Jeb Bush can't explain the cost of his tax cuts correctly: ...Jeb Bush ... talking to CNBC's John Harwood about the impact of his plan on the deficit:
Everybody freaks out about the deficit. And I worry about the structural deficit for sure. But if we grow our economy at a faster rate, the dynamic nature of tax policy will kick in. And so we'll be in the hole around $1.2 trillion over 10 years. And these are moderate growth effects. I'm not using the ones that I believe. I'm more optimistic.There's never been a time where there hasn't been a dynamic effect of taxation. That's not a risk at all. That's just a simple fact. Take the contrary argument here for a second: If tax policy doesn't matter, why don't we just tax everything?
Bush is referring to an estimate prepared for media consumption by John Cogan, Martin Feldstein, Glenn Hubbard, and Kevin Warsh — four men who are smart economists in good standing but who are also very much partisan Republicans. The right way to think about an estimate they put together is that it represents the outer limit of what a person is willing to claim on behalf of the growth impacts of Bush's tax cut and feel like he can still look at his graduate students with a straight face.
And guess what? The paper doesn't say what Bush says it says. ...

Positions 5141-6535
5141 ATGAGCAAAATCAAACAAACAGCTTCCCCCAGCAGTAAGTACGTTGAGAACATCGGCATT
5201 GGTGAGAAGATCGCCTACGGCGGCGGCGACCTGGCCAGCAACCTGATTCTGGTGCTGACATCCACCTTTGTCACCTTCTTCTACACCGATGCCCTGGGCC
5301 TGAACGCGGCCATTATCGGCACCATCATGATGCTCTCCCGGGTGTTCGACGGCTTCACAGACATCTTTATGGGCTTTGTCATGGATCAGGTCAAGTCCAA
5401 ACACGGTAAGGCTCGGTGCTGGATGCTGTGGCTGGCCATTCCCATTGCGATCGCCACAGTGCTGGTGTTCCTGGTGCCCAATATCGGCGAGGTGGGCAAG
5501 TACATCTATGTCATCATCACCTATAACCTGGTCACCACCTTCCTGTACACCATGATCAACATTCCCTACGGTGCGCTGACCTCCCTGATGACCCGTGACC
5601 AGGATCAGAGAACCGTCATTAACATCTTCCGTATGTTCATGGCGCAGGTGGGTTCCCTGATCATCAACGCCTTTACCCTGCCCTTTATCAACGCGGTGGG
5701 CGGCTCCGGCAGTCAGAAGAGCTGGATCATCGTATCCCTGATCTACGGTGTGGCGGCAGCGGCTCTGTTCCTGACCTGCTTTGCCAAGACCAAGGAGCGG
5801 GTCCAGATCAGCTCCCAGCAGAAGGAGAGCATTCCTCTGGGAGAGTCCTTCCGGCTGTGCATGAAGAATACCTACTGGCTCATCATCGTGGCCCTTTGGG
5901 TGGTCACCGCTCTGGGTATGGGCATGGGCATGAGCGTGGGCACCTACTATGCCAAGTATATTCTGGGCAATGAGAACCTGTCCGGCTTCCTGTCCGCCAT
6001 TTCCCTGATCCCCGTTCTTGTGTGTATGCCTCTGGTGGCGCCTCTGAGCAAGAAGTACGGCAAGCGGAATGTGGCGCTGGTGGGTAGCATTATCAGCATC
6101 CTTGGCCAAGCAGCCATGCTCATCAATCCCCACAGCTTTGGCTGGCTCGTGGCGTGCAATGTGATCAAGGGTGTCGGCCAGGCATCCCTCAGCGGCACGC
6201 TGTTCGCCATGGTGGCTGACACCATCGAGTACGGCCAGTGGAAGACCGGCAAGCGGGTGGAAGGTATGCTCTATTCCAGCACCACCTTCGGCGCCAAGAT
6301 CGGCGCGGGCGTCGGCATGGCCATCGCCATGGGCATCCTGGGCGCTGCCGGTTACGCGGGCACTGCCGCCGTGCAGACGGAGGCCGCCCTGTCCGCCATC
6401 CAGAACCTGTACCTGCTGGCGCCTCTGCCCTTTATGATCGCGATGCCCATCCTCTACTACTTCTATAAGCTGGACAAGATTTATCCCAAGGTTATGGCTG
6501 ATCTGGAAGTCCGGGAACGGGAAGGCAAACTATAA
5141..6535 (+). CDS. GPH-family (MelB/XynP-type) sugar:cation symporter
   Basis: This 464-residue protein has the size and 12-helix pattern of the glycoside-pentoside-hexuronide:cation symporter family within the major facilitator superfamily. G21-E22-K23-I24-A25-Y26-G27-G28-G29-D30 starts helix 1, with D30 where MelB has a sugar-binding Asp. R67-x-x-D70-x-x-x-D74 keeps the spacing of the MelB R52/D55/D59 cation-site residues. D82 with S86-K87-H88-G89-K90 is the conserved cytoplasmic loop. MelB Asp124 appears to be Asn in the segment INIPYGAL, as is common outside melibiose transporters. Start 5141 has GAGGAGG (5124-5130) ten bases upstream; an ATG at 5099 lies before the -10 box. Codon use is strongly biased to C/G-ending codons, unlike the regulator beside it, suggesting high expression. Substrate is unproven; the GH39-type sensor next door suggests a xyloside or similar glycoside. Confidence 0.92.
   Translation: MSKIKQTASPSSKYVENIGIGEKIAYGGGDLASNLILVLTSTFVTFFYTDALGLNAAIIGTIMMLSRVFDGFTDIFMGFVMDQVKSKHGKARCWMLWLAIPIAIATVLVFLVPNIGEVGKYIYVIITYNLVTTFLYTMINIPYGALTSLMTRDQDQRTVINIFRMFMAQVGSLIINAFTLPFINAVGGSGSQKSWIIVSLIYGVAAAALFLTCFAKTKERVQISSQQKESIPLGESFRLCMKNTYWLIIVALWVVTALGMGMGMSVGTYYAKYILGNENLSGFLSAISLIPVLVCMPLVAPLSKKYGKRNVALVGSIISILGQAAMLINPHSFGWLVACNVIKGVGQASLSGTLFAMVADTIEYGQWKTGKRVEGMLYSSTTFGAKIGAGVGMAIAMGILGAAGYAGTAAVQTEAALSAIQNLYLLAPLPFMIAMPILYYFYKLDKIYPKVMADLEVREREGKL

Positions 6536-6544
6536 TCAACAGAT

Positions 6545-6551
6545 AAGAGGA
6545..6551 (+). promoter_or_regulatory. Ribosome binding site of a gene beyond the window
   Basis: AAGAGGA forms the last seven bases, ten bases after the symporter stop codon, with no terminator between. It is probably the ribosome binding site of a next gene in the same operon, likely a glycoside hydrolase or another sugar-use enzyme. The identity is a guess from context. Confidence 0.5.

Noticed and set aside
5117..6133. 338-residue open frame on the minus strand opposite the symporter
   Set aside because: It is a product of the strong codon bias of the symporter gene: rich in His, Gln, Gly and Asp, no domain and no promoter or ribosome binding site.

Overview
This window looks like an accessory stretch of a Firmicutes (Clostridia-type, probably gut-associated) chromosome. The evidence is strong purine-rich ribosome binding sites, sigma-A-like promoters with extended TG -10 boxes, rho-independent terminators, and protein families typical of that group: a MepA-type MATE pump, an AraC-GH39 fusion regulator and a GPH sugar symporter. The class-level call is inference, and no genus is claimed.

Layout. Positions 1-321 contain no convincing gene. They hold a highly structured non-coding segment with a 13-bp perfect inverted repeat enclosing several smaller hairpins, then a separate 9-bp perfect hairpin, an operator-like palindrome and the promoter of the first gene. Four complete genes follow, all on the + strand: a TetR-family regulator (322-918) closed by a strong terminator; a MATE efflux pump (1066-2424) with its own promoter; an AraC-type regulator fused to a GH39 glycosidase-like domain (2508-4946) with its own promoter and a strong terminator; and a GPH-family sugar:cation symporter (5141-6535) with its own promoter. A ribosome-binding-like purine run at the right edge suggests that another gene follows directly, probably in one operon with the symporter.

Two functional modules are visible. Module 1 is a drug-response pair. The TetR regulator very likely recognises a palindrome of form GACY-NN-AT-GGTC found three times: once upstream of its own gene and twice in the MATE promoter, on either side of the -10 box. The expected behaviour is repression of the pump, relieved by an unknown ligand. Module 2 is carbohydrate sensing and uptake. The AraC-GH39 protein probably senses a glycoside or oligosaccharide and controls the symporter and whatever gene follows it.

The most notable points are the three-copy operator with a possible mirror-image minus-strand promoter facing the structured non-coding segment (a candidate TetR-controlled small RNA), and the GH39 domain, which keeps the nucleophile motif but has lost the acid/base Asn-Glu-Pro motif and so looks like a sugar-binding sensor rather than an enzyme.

Obviously even if Bush were able to get his basic facts right, the underlying claim about the growth-boosting impact of the tax cuts is disputable. Jeb's brother claimed that the growth-boosting power of his tax cuts would avoid increasing the deficit, and we got eight years of fairly dismal economic performance.The argument Republicans can make is that growth would have been even faster without the drag from Obama's policies.. But that's where comparisons to the past are useful. These comparisons establish a baseline on what we should expect. So let's take a look. This is from Calculated Risk. It shows private sector employment under recent past presidents:
So Obama's job growth is all but tied with Reagan's, he beats both Bushes, G.W. by a considerable margin, but loses to Clinton and Carter. The most relevant comparison here is to G.W. Bush since Jeb promises to follow his policies for the most part, and by that comparison Obama wins soundly.
What about public sector jobs? Government has expanded under Obama correct? So if you add private sector jobs to public sector jobs, or course Obama looks even better than for private sector jobs alone and wins handily -- it's the undue influence of government expansion that is driving the overall job numbers, not his economic policies.
That story falls apart when the data are examined: